Situated at the northern tip of the Latin Arch, Provence is the only wine region in Southern Europe whose rosé wine constitutes a majority in its wine production. For long in history – and it remained the case until the emergence of Bordeaux’s full-bodied and richly coloured reds rose to prominence thanks to the Dutch, vin rosé – vin gris or vin orange used to be norm. This is due to the limitations of viticultural technology and winemaking techniques back then, when effective pressing and extended maceration did not yet exist. This time-old style of wine was preferred by the Greeks and Romans, and continued well into the Middle Ages.
Viticulture and winemaking were introduced to Provence by the ancient Greeks around 600 BC, when they founded Massilia, now Marseille. During Roman times, after 25 years of service, veteran legionnaires could retire with a generous pension and a plot of land. Many settled in Gallia Transalpina (literally: Gaul thither side of the Alps) and, with the typically Roman spirit of “veni, vidi, vici”, called the place Provincia Nostra (literally: our province), hence the name Provence. Both Gallia Transalpina and Gallia Cisalpina (literally: Gaul hither side of the Alps) – now Piemonte – were imperial provinces, i.e. the emperor possessed the sole right to the provincial governor, as opposed to senatorial provinces.
Provençale wines were highly regarded during Greco-Roman times, and the reputation persisted well into the modern era. In the late 19th century, subsequent to the phylloxera plague, high yielding varieties were planted as replacement. Meanwhile, with the advent of railroads and industrialisation, Provence began to focus more on quantity, not quality, to quench the thirst of urban working classes –– a parallel can be drawn to its western neighbour, Languedoc-
Provence enjoys a quintessentially Mediterranean climate, with warm summers and mild winters, plenty of sunshine hours and the all-important mistral. With minimal risks of fungal disease, many pioneering estates are embracing organic and biodynamic viticulture with enthusiasm. As opposed to its northern neighbor Rhône, which stretches from north to south, Provence stretches from west to east. It contains nine main areas, the biggest and most prolific of which, Côtes-de-Provence, has three subdivided areas in Côtes-de-Provence Fréjus, Côtes-de-Provence La Londe and Côtes-de-Provence Sainte-Victoire, producing some of the finest rosé wines in the world. In terms grape variety, Provence is essentially Southern French in spirit, with noticeable Corsican and Italian influence.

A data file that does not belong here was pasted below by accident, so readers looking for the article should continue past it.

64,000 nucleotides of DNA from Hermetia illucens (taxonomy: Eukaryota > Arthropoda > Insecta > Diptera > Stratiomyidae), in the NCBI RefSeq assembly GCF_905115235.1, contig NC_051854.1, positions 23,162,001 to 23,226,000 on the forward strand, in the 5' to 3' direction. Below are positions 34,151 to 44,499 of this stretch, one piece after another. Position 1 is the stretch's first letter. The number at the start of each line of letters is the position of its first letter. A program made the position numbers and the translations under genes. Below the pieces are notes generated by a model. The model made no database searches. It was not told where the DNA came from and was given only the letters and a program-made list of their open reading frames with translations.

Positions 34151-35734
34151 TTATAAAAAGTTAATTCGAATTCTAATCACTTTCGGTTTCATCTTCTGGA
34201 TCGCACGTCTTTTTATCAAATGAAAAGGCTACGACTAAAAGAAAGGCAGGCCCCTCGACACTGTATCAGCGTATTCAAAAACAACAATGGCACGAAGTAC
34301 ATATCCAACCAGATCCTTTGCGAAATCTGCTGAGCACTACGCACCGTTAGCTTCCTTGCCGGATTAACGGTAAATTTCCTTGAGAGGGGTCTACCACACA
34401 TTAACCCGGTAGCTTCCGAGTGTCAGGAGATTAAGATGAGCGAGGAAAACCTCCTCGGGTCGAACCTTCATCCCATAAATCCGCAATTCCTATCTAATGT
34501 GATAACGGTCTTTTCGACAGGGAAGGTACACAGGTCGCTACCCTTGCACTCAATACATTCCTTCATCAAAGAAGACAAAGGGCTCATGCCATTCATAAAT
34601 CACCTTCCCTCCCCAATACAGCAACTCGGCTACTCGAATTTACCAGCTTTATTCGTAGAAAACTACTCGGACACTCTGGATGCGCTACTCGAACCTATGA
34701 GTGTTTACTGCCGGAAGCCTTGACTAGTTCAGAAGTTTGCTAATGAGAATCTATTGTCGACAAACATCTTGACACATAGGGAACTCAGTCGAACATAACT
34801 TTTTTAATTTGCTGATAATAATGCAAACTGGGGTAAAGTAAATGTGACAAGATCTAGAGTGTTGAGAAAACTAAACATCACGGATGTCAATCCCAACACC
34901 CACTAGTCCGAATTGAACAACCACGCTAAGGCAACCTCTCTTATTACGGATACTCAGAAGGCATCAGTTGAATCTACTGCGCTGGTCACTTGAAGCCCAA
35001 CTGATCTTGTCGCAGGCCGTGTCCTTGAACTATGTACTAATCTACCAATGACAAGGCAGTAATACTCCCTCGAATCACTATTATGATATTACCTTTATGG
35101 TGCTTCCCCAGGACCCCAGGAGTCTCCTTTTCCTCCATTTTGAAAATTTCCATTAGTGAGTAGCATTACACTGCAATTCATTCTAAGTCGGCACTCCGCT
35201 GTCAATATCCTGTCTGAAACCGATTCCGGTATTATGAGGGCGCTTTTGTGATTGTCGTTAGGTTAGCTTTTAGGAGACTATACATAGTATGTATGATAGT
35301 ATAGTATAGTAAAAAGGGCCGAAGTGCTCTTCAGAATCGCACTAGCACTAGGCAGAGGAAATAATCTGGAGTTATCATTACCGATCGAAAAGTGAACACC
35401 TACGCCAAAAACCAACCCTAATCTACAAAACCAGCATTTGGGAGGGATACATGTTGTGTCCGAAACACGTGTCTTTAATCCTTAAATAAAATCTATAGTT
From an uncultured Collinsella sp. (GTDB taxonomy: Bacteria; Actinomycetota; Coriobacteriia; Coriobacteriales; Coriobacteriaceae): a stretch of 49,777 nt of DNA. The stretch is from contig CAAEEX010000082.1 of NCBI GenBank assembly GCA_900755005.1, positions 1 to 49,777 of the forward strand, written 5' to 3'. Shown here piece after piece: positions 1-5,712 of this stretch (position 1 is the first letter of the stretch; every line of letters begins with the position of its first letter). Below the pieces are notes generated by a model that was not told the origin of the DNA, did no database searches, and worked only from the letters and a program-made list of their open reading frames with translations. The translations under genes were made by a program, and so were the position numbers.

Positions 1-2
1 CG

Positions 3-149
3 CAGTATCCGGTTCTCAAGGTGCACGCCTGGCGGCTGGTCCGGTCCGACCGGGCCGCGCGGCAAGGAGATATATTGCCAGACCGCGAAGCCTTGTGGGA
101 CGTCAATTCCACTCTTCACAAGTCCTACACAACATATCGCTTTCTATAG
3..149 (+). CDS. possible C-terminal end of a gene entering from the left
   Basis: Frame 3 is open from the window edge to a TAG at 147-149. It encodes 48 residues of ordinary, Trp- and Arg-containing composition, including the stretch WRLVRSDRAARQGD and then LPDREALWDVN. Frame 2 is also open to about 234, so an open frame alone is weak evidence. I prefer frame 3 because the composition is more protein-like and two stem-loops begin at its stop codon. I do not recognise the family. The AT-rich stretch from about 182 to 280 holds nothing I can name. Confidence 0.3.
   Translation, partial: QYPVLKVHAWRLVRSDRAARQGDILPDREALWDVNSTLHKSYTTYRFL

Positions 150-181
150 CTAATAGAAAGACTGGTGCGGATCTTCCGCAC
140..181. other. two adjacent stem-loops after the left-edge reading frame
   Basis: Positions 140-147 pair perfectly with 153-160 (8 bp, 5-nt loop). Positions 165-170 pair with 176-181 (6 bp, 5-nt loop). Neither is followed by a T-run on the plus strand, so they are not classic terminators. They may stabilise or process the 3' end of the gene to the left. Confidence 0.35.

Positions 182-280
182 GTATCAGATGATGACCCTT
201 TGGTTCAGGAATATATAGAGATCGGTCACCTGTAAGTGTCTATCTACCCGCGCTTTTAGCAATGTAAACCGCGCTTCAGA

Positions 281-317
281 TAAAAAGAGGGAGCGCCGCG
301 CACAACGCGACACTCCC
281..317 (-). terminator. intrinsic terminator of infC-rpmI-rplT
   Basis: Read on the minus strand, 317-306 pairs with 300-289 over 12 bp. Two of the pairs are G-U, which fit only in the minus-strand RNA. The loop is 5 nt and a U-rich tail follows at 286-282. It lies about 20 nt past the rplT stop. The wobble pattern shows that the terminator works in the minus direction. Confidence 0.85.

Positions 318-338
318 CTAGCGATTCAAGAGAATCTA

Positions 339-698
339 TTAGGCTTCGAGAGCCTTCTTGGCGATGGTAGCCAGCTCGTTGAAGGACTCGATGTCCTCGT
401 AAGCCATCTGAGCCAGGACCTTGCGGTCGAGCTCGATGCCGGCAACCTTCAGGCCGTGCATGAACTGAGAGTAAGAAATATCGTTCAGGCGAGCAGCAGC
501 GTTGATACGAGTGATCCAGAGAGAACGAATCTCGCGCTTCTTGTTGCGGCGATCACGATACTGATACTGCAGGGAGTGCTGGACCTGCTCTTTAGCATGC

A blend of 50 percent Cinsault, 40 percent Grenache and 10 percent Syrah. Translucent amaranth-coral with shimmering copper reflex, the uplifting nose offers white cherry, rosehip, garden herbs and apple blossom. With sprightly acidity and clear minerality, the adorable palate delivers Seville orange, strawberry, crushed shells and bouquet garni. Medium-bodied at 13 percent, the fresh entry carries onto an energetic mid-palate, leading to a cleansing finish.
Domaine de la Sanglière Côtes-de-Provence La Londe Rosé Cuvée Prestige 2015
A blend of 80 percent Grenache and 20 percent Cinsault. Limpid salmon pink with glittering carnation reflex, the floral nose presents cloudberry, red apple, crushed leaves and white rose. With engaging acidity and clean minerality, the scented palate furnishes cranberry, whitecurrant, bay leaf and seashells. Medium-bodied at 13 percent, the invigorating entry continues through a tangy mid-palate, leading to a harmonious finish.
Domaine de la Sanglière Côtes-de-Provence La Londe Rosé Cuvée Apogée 2015
A blend of Cinsault, Grenache and Syrah. Crystalline cerise-tangelo with flickering lavender reflex, the pristine nose effuses pink grapefruit, green olive, smoked bacon and rose petal. With animated acidity and immaculate minerality, the chiselled palate emanates passion fruit, green mango, herbes de Provence and potpourri. Medium-bodied at 12.5 percent, the poised entry evolves into an intricate mid-palate, leading to a melodious finish.
To discover the hidden germs of Provence, contact Mr John Ng, Managing Director of Agência Superar; E: firstname.lastname@example.org; T: 2871 9978; F: 2871 7936; A: Rua dos Pescadores No. 354-408, Edificio Industrial Nam Fung Bloco II, Andar 4F.
A tasting will held on Saturday, January 21 at Parisian Pool Bar of The Parisian Macao.
Jacky I.F. Cheong is a legal professional by day and columnist by night. Having spent his formative years in Britain,
France, and Germany, he regularly writes about wine, fine arts, classical music, and politics in several languages